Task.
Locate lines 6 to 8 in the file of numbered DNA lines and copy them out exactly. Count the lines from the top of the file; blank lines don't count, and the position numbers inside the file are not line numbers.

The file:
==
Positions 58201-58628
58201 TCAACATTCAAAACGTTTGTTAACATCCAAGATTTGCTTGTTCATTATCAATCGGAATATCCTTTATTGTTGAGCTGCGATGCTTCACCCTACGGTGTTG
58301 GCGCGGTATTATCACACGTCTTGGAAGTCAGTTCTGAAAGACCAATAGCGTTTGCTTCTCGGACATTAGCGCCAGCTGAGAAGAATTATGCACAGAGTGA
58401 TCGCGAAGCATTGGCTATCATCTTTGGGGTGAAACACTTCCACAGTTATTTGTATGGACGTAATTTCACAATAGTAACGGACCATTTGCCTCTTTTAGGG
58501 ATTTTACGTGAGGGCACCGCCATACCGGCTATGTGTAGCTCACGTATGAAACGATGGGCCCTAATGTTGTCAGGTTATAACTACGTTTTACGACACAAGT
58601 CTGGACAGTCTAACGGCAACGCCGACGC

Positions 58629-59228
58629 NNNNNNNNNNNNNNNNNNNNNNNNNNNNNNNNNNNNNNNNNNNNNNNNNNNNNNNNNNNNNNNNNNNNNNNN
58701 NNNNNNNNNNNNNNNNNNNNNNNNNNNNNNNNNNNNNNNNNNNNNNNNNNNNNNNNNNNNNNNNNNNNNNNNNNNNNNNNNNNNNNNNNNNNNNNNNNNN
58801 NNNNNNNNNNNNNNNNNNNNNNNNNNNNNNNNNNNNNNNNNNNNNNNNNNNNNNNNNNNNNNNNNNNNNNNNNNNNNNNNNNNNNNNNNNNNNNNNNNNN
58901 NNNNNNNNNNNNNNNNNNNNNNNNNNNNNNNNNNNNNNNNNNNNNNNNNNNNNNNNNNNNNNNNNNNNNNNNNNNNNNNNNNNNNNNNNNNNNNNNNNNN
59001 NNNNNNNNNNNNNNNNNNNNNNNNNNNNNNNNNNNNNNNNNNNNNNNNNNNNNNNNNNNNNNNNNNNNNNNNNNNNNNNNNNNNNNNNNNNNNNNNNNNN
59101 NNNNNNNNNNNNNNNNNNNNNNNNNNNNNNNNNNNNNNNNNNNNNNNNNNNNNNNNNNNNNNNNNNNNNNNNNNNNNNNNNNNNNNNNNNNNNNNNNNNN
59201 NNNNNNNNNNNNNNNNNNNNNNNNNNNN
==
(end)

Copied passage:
58601 CTGGACAGTCTAACGGCAACGCCGACGC

Positions 58629-59228
58629 NNNNNNNNNNNNNNNNNNNNNNNNNNNNNNNNNNNNNNNNNNNNNNNNNNNNNNNNNNNNNNNNNNNNNNNN